mostly inspired by the red sunset in the autumn time. “

"Alchemist's landscape”

This series of work is created and based on the concept of Alchemy's Landscape.
Represents the voice of the universe that intertwines the world of micro and macro.
The contrasting world of Yin and Yang, reality and unreality, mind- scape and the
view in the real life are blending into a form.

This process resembles to the eurhythmy.


Fire is an indispensable element in the production process of glass. Day after day, a glass artist faces the forms and shapes that are created out from the flame. So as for an alchemist, fire in the furnace and the sparkles in his/her mind are also essential.

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Sarah Nicholson

Sarah Nicholson is a practising Fine Artist based in Northwest England. She graduated from the University of Central Lancashire in 1997 and added MA from the Birmingham Institute of Art and Design in 2004.
For ten years Sarah has created drawings of the industrial landscape, using snatched glimpses from trains or cars to make thumbnail sketches, which are then worked up into large scale pastel drawings. The work is bold and bright – celebrating this country’s’ industrial heritage and the many people who work in it. She has exhibited and sold her pastel works widely in this country and her work is represented in private, corporate and university collections. She hopes to move her work on into Europe and the USA in the near future.
Having spent three years making large installations for her BA (Hons) in Fine Art, Sarah found herself without the luxury of a studio or even a domestic space large enough to work. She therefore returned to paper to create a range of works inspired by her travels around the country, under the title “Visionary Industry”, indulging herself in the aesthetic qualities of the industrial landscape without the constraints of academic theory to justify her pleasure.
However, inevitably, the more you do something the more you think about it, and Nicholson found herself gradually discovering the theoretical ground behind the images, uncovering relations to the tradition of the Visionary Landscape as propounded by Samuel Palmer in the 1800’s and more recently by artists such as Prunella Clough and David Blackburn.
“ My interest in the industrial landscape started in 1994 when I was inspired to visit and record Parkside Colliery in the final days before its demolition. The energy of the people I met there seemed to also reside in the buildings and I have found myself recognizing this energy in other industrial sites.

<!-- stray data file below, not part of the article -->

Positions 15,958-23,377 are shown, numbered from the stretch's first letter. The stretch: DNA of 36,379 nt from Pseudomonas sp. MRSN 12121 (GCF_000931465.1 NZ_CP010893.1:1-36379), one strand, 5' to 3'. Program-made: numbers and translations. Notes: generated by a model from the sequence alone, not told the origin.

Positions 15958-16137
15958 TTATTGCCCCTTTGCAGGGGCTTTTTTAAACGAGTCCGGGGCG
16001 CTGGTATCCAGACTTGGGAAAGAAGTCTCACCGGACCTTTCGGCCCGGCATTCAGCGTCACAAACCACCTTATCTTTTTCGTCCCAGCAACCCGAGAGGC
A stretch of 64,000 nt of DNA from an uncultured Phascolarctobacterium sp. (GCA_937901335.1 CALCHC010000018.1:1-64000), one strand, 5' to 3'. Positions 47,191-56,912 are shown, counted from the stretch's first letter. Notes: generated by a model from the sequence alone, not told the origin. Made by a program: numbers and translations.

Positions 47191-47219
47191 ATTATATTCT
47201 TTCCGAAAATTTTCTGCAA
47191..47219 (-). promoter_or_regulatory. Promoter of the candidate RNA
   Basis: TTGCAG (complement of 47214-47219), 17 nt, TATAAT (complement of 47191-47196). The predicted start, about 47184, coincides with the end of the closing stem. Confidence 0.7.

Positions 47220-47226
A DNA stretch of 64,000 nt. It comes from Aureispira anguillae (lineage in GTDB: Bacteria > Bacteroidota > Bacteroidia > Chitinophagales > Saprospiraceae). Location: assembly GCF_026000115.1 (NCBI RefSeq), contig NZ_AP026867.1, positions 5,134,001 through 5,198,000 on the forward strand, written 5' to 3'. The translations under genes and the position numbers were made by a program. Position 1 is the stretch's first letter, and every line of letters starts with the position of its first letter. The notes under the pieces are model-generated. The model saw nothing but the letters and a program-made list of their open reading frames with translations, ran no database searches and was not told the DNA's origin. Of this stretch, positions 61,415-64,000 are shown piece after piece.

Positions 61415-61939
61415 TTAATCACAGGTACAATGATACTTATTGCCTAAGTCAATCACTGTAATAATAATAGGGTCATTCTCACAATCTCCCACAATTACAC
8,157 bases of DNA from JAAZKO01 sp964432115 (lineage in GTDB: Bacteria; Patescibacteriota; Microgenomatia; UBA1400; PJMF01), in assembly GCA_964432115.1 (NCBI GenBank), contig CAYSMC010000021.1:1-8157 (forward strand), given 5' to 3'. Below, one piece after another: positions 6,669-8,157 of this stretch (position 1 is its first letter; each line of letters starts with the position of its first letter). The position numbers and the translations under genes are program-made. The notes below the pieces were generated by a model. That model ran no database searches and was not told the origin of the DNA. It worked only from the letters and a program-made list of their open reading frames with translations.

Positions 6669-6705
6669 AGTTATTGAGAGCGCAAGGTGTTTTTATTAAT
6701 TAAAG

The vivid pigment of the pastels, applied in raw line or mixed in layers on the paper present the industrial landscape as both bold and fragile, reminding us of how brief but impacting their history is in relation to the environment and to our modern lives. These ubiquitous buildings are often almost invisible to us, or viewed as an eyesore, yet their impression on our lives is everywhere.”
It was with great pleasure that Sarah was able to take up studios at Norton Priory Museum and Gardens: having visited the site as a child the memory of the archeological processes she witnessed have made a deep impression upon her and her practice. Trying to make large-scale installations without a dedicated space had been extremely difficult and limiting; the new space signaled a burst of new works and gave Sarah the added impetus to pursue her MA. It also enabled the development of new pastel works and new links with the local industry that so inspired her.

Selected work statements:

Domestic Magic
Media: handmade paper, photographic image, glass, copper wire, gold powder

“ As a child I spent hours with my grandmother in the kitchen making apple pies and fairy cakes. In this precious time she would tell me stories about her life and I would tell her mine. This exchange of knowledge contained its own rhythm and energy.”

La plume de ma tante